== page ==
People love Ramp, not because it's the only corporate card, because it’s not. But because it's a ridiculously good product. And that product obsession keeps people coming back for more. It doesn't mean they'll never have any problems, but it increases the likelihood of outsized success.
You can build a company with products that aren't delightful. But the weight of gravity will always press down on you because your customers don't love your products. Figma's customers love their product.
Solving Problems That Exist
Another "no duh," but one that I can't stop thinking is fundamental. One, maybe surprising, example I saw recently in a thread about creator economy startups. A lot of these companies are struggling right now. The thread articulates really well why that might be the case, so I won't go into that. But the one creator economy startup that isn't struggling to monetize is OnlyFans.
Say what you will about their business, but the problem-centric reality is that many creator economy startups are solving problems that don’t exist, or doing it for an audience that can’t pay for it. OnlyFans identified customers that have actual problems for their specific audience (security, social verification, etc.) And it's an audience that is willing to pay for those solutions.
That's the two-fold aspect of solutions that solve actual problems. If the problems are meaningful? Then people will pay for them. Identifying a problem that is not only real, but palpable—that's the trick.
"What would someone pay to alleviate the problem they're having?"
You can build a company solving problems that don't really exist. But the weight of gravity will always press down on you because your customers don't love your products. Figma solve a problem that existed.
Addressing an Unaddressable Market
Market sizes can be fickle things, especially when they don't seem to be very big. It can be hard to address a market that no one can really see. For Contrary Research, we've written dozens of reports about different companies and we always start with the same section: the "thesis."
The way I describe a thesis is (1) what is the powerful tailwind that exists independent of this company? And (2) how is this company well-positioned to take advantage of that trend? The better you understand that first tailwind, the better you can assess the market.
From the early days of Figma, the CEO Dylan Field, was already tapped into this idea of the increasing importance of design. He has a famous graphic that he wrote about in 2017 where he shows how the ratio of designers to engineers was starting to shift. You see companies like IBM go from 1 designer for every 72 engineers down to 1 designer for every 8 engineers.
That genuine market wave is often illusive because it’s hard to see it coming until it smacks you in the face.
Another example is cloud security. The prevalence of the cloud has been rapidly increasing for years; AWS was founded in 2006! But cloud security only recently popped into the zeitgeist with companies like Wiz (founded 2020) and Lacework (founded 2015). The trick is spotting those markets that can enable a company to defy gravity.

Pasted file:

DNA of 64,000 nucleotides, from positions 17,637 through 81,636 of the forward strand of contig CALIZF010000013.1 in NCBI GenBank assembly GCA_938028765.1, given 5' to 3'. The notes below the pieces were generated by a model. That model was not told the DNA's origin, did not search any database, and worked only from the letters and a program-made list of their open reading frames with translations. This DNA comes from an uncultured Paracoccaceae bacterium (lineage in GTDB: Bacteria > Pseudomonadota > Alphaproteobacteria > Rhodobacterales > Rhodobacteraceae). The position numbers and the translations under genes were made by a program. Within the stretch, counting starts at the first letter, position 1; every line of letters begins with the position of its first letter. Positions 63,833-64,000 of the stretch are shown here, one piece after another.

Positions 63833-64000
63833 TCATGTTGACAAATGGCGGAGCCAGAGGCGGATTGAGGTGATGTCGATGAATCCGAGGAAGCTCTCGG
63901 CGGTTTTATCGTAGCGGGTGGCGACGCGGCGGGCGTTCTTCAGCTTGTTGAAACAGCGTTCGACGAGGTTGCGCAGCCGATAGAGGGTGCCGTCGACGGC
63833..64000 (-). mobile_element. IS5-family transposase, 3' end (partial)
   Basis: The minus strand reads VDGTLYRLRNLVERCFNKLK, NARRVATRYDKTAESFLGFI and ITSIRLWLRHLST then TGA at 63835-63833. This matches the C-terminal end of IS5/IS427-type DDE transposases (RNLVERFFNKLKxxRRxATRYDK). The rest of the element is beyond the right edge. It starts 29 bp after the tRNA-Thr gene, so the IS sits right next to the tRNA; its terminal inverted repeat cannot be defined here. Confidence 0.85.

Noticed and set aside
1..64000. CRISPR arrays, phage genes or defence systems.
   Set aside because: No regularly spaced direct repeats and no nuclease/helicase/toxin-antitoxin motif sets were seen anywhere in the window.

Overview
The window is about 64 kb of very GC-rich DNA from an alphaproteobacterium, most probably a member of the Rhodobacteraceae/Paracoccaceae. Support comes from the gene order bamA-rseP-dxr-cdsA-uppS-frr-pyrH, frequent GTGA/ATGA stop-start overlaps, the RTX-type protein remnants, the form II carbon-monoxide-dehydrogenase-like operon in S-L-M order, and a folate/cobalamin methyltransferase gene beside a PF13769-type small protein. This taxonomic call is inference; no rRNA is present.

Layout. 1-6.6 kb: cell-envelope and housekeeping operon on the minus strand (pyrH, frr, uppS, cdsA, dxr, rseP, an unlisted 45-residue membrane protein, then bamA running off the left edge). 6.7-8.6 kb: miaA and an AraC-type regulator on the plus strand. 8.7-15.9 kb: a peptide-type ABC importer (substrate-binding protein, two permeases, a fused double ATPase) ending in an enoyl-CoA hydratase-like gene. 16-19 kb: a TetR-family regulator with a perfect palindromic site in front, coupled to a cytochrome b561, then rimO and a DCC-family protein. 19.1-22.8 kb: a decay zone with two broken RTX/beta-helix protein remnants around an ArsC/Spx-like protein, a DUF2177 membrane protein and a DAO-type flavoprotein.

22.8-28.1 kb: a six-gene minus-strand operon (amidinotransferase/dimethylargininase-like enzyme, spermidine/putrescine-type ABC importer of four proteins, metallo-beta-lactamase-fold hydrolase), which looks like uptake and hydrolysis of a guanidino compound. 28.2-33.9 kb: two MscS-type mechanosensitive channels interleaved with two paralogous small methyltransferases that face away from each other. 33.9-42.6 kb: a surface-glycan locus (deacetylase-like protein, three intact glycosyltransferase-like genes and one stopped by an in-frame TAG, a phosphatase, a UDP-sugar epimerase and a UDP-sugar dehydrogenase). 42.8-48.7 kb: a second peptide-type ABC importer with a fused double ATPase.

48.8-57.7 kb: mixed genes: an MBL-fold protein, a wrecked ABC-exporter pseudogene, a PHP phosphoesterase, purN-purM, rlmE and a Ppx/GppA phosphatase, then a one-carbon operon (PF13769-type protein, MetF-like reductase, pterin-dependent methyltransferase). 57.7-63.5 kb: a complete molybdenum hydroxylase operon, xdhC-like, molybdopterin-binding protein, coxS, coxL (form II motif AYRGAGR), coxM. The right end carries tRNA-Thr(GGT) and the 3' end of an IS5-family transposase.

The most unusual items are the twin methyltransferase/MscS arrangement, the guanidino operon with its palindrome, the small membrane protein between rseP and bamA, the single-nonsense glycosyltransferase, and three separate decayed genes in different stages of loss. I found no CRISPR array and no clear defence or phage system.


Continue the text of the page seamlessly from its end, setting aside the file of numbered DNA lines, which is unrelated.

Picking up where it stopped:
You can build a company with a so-so market. But the weight of gravity will always press down on you because you have to scrap and fight for every single customer and dollar, because no one is looking for you. Figma tackled a market that was large, but more importantly? Growing.
These are the kinds of examples that people should constantly be looking for, and studying: businesses that can defy gravity. Study the commonalities in how these companies’ unique positions set them up to defy any of these standards and rules-of-thumb.
When you look at some of the best acquisitions of all-time you see companies like Instagram or YouTube that have scaled at ridiculous rates.
Or you have companies like Salesforce. From the time they went public in 2004 they had 14 quarters of 50%+ growth, and aside from a few quarters, they have grown at least 20% every quarter for almost 20 years straight!
What is Conviction?
At the end of the day a lot of these things can feel like platitudes. I've listed a few here that I have seen consistently across gravity-defying companies. They almost always have incredible products solving meaningful problems in a market that is unstoppable. But there are others. My key takeaway from looking back on Figma as an example wasn't to say, "here are the reasons I nailed it." It's to appreciate that the very best companies have exceptional characteristics that you have to look for.
And no, I don't believe that these kinds of exceptional outcomes are the simple result of massive waves of free money from the Fed, or whatever hand-wavey macro justification you want to try and slap on it. Every business is operating in the same economic environment. And yet, some still become exceptional.
But these gravity-defying characteristics aren’t the whole equation. It’s one thing to identify some characteristics that make a company special. But nothing matters if you don’t do anything about it. At the end of the day, I can ask myself “what do you have to believe about this company?” And make my pros and cons. But real conviction is becoming a part of the story. Investing in the company. Or better yet? Going to work there. No better way to go all in on something you have actual conviction in that to put your life and career behind it.
When I had that job interview I was focused on a different style of investing; more slow and stable. It’s one of the reasons that interviewer was so skeptical of my expectations. And that was a turning point for me, where I decided, “If I’m going to be investing in companies, I want to be investing in the companies that at least have the potential to defy gravity.” It’s one of the reasons I went on to work at firms like Coatue, and Index instead (both investors in Figma 😉).
That desire to invest in gravity-defying companies is also the reason I’m so excited about Contrary. The ability to back exceptional people, even before they start companies, gives me a front-row seat to some of the most exceptional builders, and I wouldn’t trade that for anything.